VA Healthcare Eligibility & Copays
Enrollment in VA Healthcare
The Department of Veterans Affairs budget is decided by Congress each year. The more money VA gets, the more veterans can enroll in VA healthcare. And, of course, the opposite is true—less money, fewer enrollees. For this reason, VA assigns every veteran an Enrollment Priority Group to make sure that certain groups of veterans are able to enroll before others.
When you apply for enrollment, VA will assign you a Priority Group and let you know whether you are eligible for VA healthcare in general. Your Priority Group also determines whether you will be responsible for copayments for medications and different types of care at VA Medical Centers.
Below, you’ll find the types of veterans that fit into each Priority Group. You can reference the graphic as a starting place for determining which Group you may fall into, but be aware that this is just an overview. You may want to check out the specific language VA uses to describe each group.
If you meet the requirements for more than one Priority Group, VA will place you in the highest Priority Group for which you are eligible.
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TIP: You can find out what this year’s geographically adjusted income limits are at this VA website. The income limits are based on where you live and the number of dependents (children, spouse, etc.) you have.
Copayment for Each Priority Group
Under Medical Benefits Package, veterans in different priority groups typically have access to the same medical services (with some exceptions—see “Eyeglasses & Hearing Aids” below). But each Priority Group has different rules regarding a veteran’s responsibility for copayments. Below is an overview of the copay requirements for each Priority Group.
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Services Exempt from Inpatient and Outpatient Copayments
All of the following services do NOT require inpatient and outpatient copays, regardless of the veteran’s Priority Group:
- Care related to a VA-rated service-connected disability
- Special registry examinations offered by VA to evaluate possible health risks associated with military service (for example, the Agent Orange Registry exam)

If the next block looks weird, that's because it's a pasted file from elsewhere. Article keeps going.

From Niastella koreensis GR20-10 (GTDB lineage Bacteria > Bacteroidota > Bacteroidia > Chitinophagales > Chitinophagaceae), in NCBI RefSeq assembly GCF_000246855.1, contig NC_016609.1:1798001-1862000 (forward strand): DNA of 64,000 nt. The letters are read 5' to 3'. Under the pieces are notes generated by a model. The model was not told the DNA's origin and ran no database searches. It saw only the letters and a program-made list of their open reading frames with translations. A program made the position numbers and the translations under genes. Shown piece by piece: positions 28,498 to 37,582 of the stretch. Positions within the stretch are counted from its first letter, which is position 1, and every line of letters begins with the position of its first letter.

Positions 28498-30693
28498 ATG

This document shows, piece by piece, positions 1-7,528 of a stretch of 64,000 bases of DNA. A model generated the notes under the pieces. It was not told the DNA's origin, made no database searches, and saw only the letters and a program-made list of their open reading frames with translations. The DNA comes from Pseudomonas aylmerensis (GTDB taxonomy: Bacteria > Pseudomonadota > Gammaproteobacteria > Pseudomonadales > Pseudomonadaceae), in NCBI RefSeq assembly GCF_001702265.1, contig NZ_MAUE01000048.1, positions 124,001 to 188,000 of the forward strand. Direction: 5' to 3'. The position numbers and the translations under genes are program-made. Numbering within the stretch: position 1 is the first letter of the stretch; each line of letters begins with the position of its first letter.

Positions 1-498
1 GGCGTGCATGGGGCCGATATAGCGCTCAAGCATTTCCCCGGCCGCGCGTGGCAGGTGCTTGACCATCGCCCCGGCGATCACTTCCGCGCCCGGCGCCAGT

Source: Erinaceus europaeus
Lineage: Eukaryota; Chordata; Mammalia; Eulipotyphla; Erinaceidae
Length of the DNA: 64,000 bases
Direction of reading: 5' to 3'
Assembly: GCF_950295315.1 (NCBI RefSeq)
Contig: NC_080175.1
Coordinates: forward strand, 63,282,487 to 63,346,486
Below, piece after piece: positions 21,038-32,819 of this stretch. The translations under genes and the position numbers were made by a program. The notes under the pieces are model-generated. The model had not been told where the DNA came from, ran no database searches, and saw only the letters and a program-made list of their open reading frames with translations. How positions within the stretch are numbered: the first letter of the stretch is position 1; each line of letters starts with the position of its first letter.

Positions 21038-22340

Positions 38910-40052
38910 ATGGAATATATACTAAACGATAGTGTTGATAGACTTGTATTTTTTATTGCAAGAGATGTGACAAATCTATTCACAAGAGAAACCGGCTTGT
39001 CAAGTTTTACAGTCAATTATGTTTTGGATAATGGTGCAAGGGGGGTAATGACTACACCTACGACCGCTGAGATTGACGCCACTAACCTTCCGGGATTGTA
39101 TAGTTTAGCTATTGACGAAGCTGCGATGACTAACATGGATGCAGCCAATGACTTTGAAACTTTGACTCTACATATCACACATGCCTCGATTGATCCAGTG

- Counseling and care for military sexual trauma
- Compensation and Pension examinations
- Care that is part of a VA research project
- Readjustment counseling
- Care for cancer of the head or neck caused by nose or throat radium treatments received while in the military
- Individual or group smoking cessation or weight reduction services
- Hospice care
OEF/OIF/OND Combat Veterans
As shown in the graphic above, combat veterans discharged from active duty on or after January 28, 2003 are eligible for enrollment in Priority Group 6 for 5 years following discharge, unless they qualify for a higher group. After the 5-year period ends, these veterans will be reassigned to the appropriate Priority Group and subject to copayment requirements, if applicable.
During the 5-year “enhanced eligibility” period, combat veterans in Priority Group 6 are, unlike other Group 6 members, responsible for copayments for care related to any conditions that are congenital or developmental (for example, scoliosis that existed before military service), or for specific ailments that began after service (for example, a common cold).
TIP: You can find this year’s copay amounts for different services at this VA website.
Eyeglasses & Hearing Aids
VA healthcare covers routine vision and hearing exams and preventive tests, but generally does not cover eyeglasses or hearing aids.
However, VA will provide you with eyeglasses and/or hearing aids if you
- receive compensation for a service-connected disability (of any kind),
- receive increased pension for regular aid and attendance or for being permanently housebound,
- are a former Prisoner of War (POW), or
- received a Purple Heart medal.
There are a few other scenarios in which veterans may obtain eyeglasses or hearing aids from VA. More information about VA’s eyeglasses and hearing aid policy is available at this VA website.
VA only offers dental care benefits to certain qualifying veterans, based on a “Class” system. But veterans who do not qualify for VA dental care (and are enrolled in VA healthcare) may purchase dental insurance at a reduced cost through the VA Dental Insurance Program (VADIP).
To find out more about VADIP or the system used to determine eligibility for VA dental benefits, you can visit this VA website.
How do I enroll?
If you submit the form by mail, you should send it to:
Health Eligibility Center
Enrollment Eligibility Center
2957 Clairmont Road, Suite 200
Atlanta, GA 30329-1647
Category: Veterans Law